Medication Guide App

Codeine Dosage

The information at Drugs.com is not a substitute for medical advice. ALWAYS consult your doctor or pharmacist.

Usual Adult Dose for:

Usual Geriatric Dose for:

Usual Pediatric Dose for:

Additional dosage information:

Usual Adult Dose for Cough

Initial dose: 15 mg orally every 6 hours as necessary.
May titrate up to 20 mg every 4 hours.
Maximum 120 mg/day.

Usual Adult Dose for Pain

Initial dose: 30 mg orally, IM, subcutaneously, or IV every 6 hours as necessary. May titrate dose to achieve desired analgesic effect. Doses up to 60 mg orally, IM, subcutaneously, or IV every 4 hours have been used.

Usual Geriatric Dose for Cough

Initial dose: 10 mg orally every 6 hours as necessary.
May titrate cautiously up to 20 mg every 4 hours.
Maximum 120 mg/day.

Usual Geriatric Dose for Pain

Initial dose: 15 mg orally, IM, subcutaneously, or IV every 6 hours as necessary. May titrate dose to achieve desired analgesic effect. Doses up to 60 mg orally, IM, subcutaneously, or IV every 4 hours have been used.

Usual Pediatric Dose for Cough

2 to 6 years: 2.5 to 5 mg orally every 4 to 6 hours
Maximum 30 mg/day

6 to 12 years: 5 to 10 mg orally every 4 to 6 hours
Maximum 60 mg/day

Usual Pediatric Dose for Pain

1 year or greater: 0.5 mg/kg or 15 mg/m2 orally, IM, or subcutaneously every 4 to 6 hours as needed

Renal Dose Adjustments

Cough - CrCl less than 80 mL/min: Initial dose: 10 mg orally every 6 hours as necessary. May titrate cautiously up to 20 mg every 4 hours. Maximum 120 mg/day.

Pain - CrCl less than 80 mL/min: Initial dose: 15 mg orally, IM, subcutaneously, or IV every 6 hours as necessary. May titrate dose to achieve desired analgesic effect. Doses up to 60 mg orally, IM, subcutaneously, or IV every 4 hours have been used.

Liver Dose Adjustments

Initial dose: 10 mg orally every 6 hours as necessary.
May titrate cautiously up to 20 mg every 4 hours.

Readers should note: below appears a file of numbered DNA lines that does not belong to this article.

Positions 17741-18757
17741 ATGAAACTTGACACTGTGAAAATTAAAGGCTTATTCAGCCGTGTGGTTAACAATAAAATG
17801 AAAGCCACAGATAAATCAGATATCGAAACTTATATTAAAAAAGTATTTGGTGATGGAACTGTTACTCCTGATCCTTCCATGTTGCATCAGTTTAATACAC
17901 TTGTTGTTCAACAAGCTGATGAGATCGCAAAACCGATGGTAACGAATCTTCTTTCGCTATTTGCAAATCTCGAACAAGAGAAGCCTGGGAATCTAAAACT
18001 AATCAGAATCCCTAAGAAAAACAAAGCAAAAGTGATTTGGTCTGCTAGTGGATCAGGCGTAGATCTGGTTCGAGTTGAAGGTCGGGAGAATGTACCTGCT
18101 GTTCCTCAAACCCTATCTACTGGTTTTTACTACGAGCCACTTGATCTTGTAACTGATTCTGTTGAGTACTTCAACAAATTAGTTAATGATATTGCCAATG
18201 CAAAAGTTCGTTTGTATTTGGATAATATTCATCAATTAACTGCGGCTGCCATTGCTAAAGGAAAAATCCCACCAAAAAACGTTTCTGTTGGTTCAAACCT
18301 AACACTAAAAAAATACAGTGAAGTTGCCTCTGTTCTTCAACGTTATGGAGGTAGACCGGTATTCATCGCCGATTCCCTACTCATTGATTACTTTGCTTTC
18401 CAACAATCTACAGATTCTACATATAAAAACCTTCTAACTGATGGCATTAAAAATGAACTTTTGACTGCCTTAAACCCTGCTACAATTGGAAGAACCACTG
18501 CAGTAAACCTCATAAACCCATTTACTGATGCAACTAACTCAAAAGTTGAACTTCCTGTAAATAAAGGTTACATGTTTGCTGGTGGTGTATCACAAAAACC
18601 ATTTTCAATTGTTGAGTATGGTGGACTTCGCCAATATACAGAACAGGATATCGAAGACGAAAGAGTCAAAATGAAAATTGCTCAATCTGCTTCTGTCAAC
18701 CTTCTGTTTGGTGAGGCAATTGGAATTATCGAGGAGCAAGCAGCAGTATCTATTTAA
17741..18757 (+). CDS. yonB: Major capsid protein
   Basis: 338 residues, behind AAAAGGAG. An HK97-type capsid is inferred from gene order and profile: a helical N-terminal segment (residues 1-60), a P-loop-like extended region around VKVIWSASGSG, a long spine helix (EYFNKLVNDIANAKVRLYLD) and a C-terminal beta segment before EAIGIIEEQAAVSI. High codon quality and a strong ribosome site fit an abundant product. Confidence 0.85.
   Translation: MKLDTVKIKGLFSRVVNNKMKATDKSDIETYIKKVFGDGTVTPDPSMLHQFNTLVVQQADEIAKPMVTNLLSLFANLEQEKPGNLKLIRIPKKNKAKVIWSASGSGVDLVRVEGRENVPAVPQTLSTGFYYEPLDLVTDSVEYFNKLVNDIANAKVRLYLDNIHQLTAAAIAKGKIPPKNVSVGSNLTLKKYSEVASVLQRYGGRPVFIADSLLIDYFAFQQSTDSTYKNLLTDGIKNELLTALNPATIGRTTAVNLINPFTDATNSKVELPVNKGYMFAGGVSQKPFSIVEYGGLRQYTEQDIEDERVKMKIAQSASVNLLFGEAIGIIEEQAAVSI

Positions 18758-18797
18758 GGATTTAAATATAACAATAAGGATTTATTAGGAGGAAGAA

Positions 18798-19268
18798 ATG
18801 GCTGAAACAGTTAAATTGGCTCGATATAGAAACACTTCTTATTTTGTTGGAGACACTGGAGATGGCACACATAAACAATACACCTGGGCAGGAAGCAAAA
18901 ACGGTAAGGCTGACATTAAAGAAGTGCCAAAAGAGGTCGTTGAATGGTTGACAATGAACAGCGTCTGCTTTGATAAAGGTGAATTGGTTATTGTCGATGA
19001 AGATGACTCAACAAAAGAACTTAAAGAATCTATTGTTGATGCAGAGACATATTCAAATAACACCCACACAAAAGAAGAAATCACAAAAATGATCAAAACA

Maximum 120 mg/day.

Dose Adjustments

The dosage necessary for an antitussive effect is usually less than that for an analgesic effect.

Precautions

FDA is reviewing reports of children who developed serious adverse effects or died after taking codeine for pain relief after tonsillectomy and/or adenoidectomy for obstructive sleep apnea syndrome. Three pediatric deaths and one nonfatal but life-threatening case of respiratory depression were documented. These children (ages 2 to 5) had evidence of an inherited (genetic) ability to convert codeine into life-threatening or fatal amounts of morphine in the body (ultrarapid metabolizers). All children had received doses of codeine that were within the typical dose range. The lowest effective dose for the shortest period of time of any codeine containing drug should be used only on an as needed basis (i.e., not scheduled around the clock).

Caregivers who observe unusual sleepiness, confusion, or difficult or noisy breathing in their child should seek medical attention immediately, as these are signs of overdose.

Dialysis

Data not available

Other Comments

The IM and subcutaneous routes are generally preferred to the IV route if a parenteral route must be used. The IM and subcutaneous routes may carry a decreased risk of respiratory depression and hypotension compared to the IV route.

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